As our nation struggles with mass incarceration, it is important to note that more than half of the prisoners being held in U.S. jails have not been convicted of a crime. A professor at the University of Cincinnati Blue Ash College says the current bail system is to blame. In response, she is co-leading research of the system that is gaining attention.
Wendy Calaway is a practicing attorney and assistant professor of criminal justice at UC Blue Ash College. She has years of experience defending clients who are often held behind bars while awaiting trial because they could not post bail. Calaway is co-leading the research with Jennifer Kinsley, a law professor at Northern Kentucky University.
Legal experts are taking notice. The professors’ findings were published last year in the prominent University of Richmond Law Review, and Calaway helped found the Hamilton County Bail Reform Committee to continue working on the issue.
Setting bail is the common practice that occurs when a person is charged with committing a crime. In most cases, they must pay an amount set by a judge if they are to be released from prison before their trial. The bail can vary depending on the seriousness of the crime. For many, the amount is more than they can pay, so they have to await trial behind bars.
The research by Calaway and Kinsley shows that on any given day, at least 60 percent of the people in the Hamilton County Detention Center are there because they couldn’t post bail. This is also true in cities across the U.S. This contributes to our nation having the highest incarceration rate in the world according to the World Prison Brief, with 655 of every 100,000 residents behind bars.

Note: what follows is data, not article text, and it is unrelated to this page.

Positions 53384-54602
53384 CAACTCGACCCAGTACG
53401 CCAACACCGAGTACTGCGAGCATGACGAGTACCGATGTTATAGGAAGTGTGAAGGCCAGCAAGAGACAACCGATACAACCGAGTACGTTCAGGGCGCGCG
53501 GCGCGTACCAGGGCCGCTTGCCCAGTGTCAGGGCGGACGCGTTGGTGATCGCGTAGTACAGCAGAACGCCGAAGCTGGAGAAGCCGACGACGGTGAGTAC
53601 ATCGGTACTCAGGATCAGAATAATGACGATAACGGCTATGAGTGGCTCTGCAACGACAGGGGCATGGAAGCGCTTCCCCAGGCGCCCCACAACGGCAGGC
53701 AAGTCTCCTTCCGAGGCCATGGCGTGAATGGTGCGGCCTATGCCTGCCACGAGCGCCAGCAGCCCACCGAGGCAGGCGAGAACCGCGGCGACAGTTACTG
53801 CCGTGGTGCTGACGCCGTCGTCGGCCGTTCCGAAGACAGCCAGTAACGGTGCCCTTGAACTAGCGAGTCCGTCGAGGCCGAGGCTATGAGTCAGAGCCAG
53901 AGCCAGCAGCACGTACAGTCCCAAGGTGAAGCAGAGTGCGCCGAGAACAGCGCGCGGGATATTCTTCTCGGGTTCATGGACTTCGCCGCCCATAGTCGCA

“This is a financial burden on our community,” says Calaway. “We’re holding people behind bars who have not been convicted of any crime, simply because they are too poor to pay their way out.”
She adds that research shows people are just as likely to show up to trial, whether they post bail or not. On the other hand, people kept behind bars until their trial are more likely to return to jail in the future.
“You look at the domino effect on our society. It’s costing us lives and money. There is a major problem with the way we’re doing things,” says Calaway. “The system should be more equitable; there should be more common sense. Most of the people who are funneled through our criminal justice system are poor.”
Calaway recommends caution for attorneys considering a class-action lawsuit against the current bail system. She encourages everyone to hold off until there is an alternative model that could realistically be implemented. Ideally, stakeholders in the criminal justice system need to come together and correct this problem.
Courts across the country have made it clear that poverty is not a crime and people should not be held in jail simply because they cannot afford to pay their way out. Calaway recommends presumptive pretrial release for those charged with non-violent offenses and a requirement that the court consider the defendant’s ability to pay when setting a pretrial bond. Our jails are overcrowded because we are paying to hold people who have not been convicted of a crime.
Calaway is hopeful that by bringing attention to this problem, a new system can be negotiated that better protects our system’s promise of “innocent until proven guilty,” while saving the taxpayers money in the process.